Home Health Remedies

Do you need reason to kiss your man/woman (partner)? This information might just pull you through the upcoming allergy season.

A passionate kiss is probably the last thing on your mind when allergies make you (or your mate) a sneezy person. But some studies show that a make-out session might be good therapy. Researchers at a Japanese hospital had 24 patients with minor seasonal allergies kiss their lovers or spouses for 30 minutes while listening to music. Tests showed that lip-locking not only relaxed them (imagine that!) but also reduced production of histamine, a body chemical causing allergic reactions.

So should you skip the meds and smooch instead? Well, probably not. You??re better off using medicine and avoiding triggers like pollutants and animals, says Jeffrey M. Factor, MD, an allergist and immunologist with the Connecticut Asthma and Allergy Center

Go ahead and pop an antihistamine and pucker up anyway. After all, you??re doing it in the name of science, right?

Whether they make your tummy ache, your nose run, or your epidural break outs, allergies are just no fun! And they??re hard to escape: ragweed, pollen, or certain food items.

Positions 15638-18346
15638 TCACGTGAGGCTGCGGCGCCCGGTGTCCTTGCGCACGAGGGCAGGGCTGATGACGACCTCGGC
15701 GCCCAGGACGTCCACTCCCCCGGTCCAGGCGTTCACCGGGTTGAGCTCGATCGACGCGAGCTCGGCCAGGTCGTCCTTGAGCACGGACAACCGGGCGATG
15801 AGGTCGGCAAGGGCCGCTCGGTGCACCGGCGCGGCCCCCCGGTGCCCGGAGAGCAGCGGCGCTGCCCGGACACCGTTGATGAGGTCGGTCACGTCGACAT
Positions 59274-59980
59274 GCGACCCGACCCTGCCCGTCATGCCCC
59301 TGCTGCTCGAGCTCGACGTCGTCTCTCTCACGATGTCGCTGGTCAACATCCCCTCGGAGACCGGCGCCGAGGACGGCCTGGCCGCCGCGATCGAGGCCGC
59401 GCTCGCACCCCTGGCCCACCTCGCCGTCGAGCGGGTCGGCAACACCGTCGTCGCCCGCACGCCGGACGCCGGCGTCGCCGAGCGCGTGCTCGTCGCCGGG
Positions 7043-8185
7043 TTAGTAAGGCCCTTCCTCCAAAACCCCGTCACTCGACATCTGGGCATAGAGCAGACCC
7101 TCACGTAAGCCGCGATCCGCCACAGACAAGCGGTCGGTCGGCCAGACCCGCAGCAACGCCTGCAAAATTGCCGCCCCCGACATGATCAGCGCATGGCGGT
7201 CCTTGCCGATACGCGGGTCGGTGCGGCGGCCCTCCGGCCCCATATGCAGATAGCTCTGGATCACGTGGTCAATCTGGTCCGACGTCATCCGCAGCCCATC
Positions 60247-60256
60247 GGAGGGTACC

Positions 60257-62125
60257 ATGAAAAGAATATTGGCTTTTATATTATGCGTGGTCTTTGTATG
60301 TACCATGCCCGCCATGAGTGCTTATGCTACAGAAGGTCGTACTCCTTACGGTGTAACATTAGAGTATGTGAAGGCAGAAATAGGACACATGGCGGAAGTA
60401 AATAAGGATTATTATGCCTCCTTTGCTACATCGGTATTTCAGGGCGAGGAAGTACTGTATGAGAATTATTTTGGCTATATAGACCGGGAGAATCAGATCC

Influenza (commonly called “the flu”) is an infection in the throat, nose and lungs. About 10 of Americans get the flu each year. Each year, about 130,000 people go to a hospital with the flu, and 20,000 people die because of the flu and complications.

The flu may cause fever, cough, sore throat, a runny or stuffy nose, headache, muscle aches and tiredness. Most people feel better after 1 or 2 weeks, but for some people, the flu leads to serious diseases, such as pneumonia. The influenza vaccine (also called “the flu shot”) can help protect you from getting the flu.

Some people have a higher risk of flu complications, like pneumonia. If you are in any of these groups, you should get the flu vaccine every year:
*All children aged 6 to 59 months
*All adults aged 65 years and older
*All women who are or will be pregnant during the flu season
*Residents in nursing homes and long-term care facilities
*Individuals who have long-term health problems
*Children aged 6 months to 18 years who are on chronic aspirin therapy
*Health care workers who have direct contact with patients
*Caregivers and household contacts of children less than 6 months of age

The following people should talk to their doctor before getting the flu shot:
*People who have had an allergic reaction to a flu shot in the past
*People with an allergy to eggs
*People who previously developed Guillain-Barr’ Syndrome (a reversible reaction that causes partial or complete loss of movement of muscles, weakness or a tingling sensation in the body) within 6 weeks of getting a flu shot.

Mike Dodd

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